The Stones are everywhere this primary season. Closing Donald Trump’s road show is the least of it. I woke up one day this week and somebody (I think it was MSNBC but don’t hold me to it, I’ve been going to sleep with the TV on a lot and sometimes the waking and dreaming are hard enough to keep track of without getting all technical about purely three dimensional details), was using the opening and closing tracks of Exile on Main Street for bumper music.
The next evening it was “Miss You.” Maybe on C-Span or Fox. Again, I lost track.
Tomorrow, who knows?
But does anybody still want to take a look at the set of problems facing us and the choice of candidates who will lead us boldly into the future and still argue Satan’s not, as one of the minor prophets had it, laughing with delight?
The cover of the first hits package released by the Laughing One’s favorite band, the first and last to stake their claim so entirely on being that before anything else that they were that (say from roughly 1965 to 1972) or nothing (say, ever since), was a kind of perfect statement all on its own.
It said most of what there was to say without any reference at all to the great full page photos that came with the original vinyl package or the stripped down assault of the actual music:
“We may have been born clodhoppers but we’ve now made every deal that needs to be made and we’re here to burn down your cornfield and there’s nothing you can do about it!”
Tom Wolfe’s famous epigram (“The Beatles want to hold your hand, but the Stones want to burn down your town.” yaddah, yaddah, yaddah) didn’t cover the half of it. The Stones were more like agents from the future we’re now living in than the James boys fresh off their break from Captain Quantrill. Not undercover mind you–what could possibly be more obvious than that picture up there–just messengers.
That’s what I always liked about them, once I started working my way backward through rock and roll history from the late seventies and turned this one up on one of my first trips to the panhandle’s only record Co-op (say 1979 or 80).
They were were so refreshingly up-front. Hey, it’s 1966 and things seem a little nervy. But it’s about to get way-y-y-y-y worse. Soon you’ll be stumbling around in the dark and become so lost that most of you will live to see P.T. Barnum rise from the grave and storm the gates. And you can bet he’ll use us for exit music!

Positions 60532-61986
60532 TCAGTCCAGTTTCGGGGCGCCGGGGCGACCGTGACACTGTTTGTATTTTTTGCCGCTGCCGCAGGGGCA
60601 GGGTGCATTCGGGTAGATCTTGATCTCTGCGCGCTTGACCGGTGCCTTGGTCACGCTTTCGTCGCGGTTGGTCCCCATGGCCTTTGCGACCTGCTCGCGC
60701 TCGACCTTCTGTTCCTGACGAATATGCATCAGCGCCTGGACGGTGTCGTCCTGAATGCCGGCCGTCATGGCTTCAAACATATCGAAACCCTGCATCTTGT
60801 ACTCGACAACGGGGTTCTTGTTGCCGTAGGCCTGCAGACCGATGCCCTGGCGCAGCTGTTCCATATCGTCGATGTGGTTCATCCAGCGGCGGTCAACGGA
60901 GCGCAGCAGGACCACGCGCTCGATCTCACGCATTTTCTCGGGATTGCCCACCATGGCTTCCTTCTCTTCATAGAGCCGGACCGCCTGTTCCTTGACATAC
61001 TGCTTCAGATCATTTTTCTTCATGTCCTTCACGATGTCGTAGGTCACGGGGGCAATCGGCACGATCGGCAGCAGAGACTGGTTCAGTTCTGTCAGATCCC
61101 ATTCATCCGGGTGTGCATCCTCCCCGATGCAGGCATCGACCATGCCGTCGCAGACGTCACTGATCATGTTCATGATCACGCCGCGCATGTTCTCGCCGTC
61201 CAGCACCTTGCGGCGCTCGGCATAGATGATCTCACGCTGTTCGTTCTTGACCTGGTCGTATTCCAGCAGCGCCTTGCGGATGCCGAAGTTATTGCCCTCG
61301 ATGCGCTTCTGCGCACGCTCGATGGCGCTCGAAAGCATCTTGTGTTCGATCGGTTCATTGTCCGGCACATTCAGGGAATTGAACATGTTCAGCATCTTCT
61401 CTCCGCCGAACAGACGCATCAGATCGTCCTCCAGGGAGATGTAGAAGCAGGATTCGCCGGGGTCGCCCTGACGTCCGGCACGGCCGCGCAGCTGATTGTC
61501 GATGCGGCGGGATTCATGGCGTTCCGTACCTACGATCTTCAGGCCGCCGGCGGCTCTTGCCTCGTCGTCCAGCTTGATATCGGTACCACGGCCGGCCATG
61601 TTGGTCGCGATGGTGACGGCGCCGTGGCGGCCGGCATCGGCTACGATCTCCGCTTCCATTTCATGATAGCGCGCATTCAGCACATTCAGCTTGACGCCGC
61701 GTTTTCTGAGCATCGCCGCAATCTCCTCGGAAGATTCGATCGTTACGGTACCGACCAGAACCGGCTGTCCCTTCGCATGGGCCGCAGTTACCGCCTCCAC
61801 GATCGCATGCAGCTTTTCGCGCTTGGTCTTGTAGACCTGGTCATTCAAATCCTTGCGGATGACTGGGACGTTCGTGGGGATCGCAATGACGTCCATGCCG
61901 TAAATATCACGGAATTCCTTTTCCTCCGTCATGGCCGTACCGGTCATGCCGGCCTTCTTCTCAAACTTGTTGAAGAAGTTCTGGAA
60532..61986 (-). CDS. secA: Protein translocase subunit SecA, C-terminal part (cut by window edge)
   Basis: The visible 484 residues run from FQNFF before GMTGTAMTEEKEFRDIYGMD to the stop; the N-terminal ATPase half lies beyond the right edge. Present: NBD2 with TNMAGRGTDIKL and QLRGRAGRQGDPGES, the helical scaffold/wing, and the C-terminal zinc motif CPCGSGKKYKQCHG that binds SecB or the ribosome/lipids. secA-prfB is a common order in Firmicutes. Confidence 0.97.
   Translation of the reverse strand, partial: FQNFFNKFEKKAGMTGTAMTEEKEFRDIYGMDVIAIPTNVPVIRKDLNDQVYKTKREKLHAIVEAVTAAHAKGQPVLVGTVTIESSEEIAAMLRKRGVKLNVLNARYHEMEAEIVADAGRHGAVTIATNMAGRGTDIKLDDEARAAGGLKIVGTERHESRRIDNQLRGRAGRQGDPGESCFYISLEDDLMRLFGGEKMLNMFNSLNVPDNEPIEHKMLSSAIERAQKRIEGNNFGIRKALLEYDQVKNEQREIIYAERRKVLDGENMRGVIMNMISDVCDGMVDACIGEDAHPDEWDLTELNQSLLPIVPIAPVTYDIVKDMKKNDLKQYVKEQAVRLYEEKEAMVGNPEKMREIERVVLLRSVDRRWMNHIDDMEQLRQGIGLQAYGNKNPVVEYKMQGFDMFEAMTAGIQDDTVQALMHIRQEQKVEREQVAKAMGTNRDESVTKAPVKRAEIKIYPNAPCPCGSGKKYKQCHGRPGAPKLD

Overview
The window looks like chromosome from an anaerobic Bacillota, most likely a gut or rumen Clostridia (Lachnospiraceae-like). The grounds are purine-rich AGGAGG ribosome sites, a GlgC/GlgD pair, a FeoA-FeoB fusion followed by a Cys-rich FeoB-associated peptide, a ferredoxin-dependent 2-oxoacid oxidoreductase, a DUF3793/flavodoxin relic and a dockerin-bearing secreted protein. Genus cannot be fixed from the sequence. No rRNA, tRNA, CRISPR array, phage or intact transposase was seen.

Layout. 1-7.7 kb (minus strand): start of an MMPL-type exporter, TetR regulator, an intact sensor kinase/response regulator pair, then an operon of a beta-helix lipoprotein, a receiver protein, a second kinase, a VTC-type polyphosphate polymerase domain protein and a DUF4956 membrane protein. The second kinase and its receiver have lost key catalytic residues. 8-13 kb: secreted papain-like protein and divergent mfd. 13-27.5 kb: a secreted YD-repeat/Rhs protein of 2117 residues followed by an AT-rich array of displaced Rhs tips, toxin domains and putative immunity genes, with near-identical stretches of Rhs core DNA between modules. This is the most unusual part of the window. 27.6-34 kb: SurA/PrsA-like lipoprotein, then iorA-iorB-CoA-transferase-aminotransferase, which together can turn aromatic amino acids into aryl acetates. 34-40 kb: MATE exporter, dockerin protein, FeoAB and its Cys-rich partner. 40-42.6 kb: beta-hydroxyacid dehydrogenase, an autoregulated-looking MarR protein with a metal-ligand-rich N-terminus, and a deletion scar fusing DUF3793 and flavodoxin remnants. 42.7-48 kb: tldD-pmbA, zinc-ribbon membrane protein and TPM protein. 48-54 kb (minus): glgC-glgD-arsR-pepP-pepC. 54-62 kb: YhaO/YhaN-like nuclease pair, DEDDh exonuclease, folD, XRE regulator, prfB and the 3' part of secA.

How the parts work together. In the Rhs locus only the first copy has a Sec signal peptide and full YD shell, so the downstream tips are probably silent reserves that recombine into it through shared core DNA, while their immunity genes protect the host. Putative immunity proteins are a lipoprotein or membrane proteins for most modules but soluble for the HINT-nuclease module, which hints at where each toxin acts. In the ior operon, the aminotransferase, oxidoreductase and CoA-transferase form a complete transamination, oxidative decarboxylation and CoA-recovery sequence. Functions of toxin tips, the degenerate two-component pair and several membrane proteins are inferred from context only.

As a collection covering a period that had its share of musical rough patches, High Tide is just about perfect. It contextualizes both the half-successful “As Tears Go By” (which was a big hit despite Mick Jagger’s bound-to-be-awkward attempt at faking sentimentality), and their version of “Not Fade Away,” where Jagger sounds even clumsier chasing Buddy Holly than he did chasing Howlin’ Wolf on High Tide‘s UK-version cover of “Little Red Rooster”–by the sixties, it was much odder to sound like you’d never seen a Cadilllac than like you’d never seen a rooster.
Context is everything, too. Those two neither-here-nor-there tracks are the only side trips on an otherwise perfect collection and they don’t really take you so far from the rubber-burning highway they were running down at full speed that they amount to anything more than bathroom breaks.
Here, better than anywhere else, you can understand why Nik Cohn thought it would be perfect for the Stones to die-before-thirty in a plane crash.
That they spent the next six years mounting ever higher is still shocking.
And it’s even more shocking that the mounting was all in the music.
Purely image-wise, they never beat that photo.
Come on, how could they?
They stuck Brian Jones up front, like nobody could possibly imagine he belonged anywhere else.
They stood on rocks.
At low tide.
They stared down every other bunch of punks who ever posed for an album cover and made it clear that all the others would be both inevitably compared to them…and found wanting.
Whatever deal you think you made with the Laughing One, they seemed to say, you can walk away from it. We can’t. Because we’ve cancelled all the bets. Ours and yours.
Brian Jones was dead within three years. The rest were pod people within five years after that. We live in the world left behind.
Kinda’ sucks for us.
But, boy, while it lasted….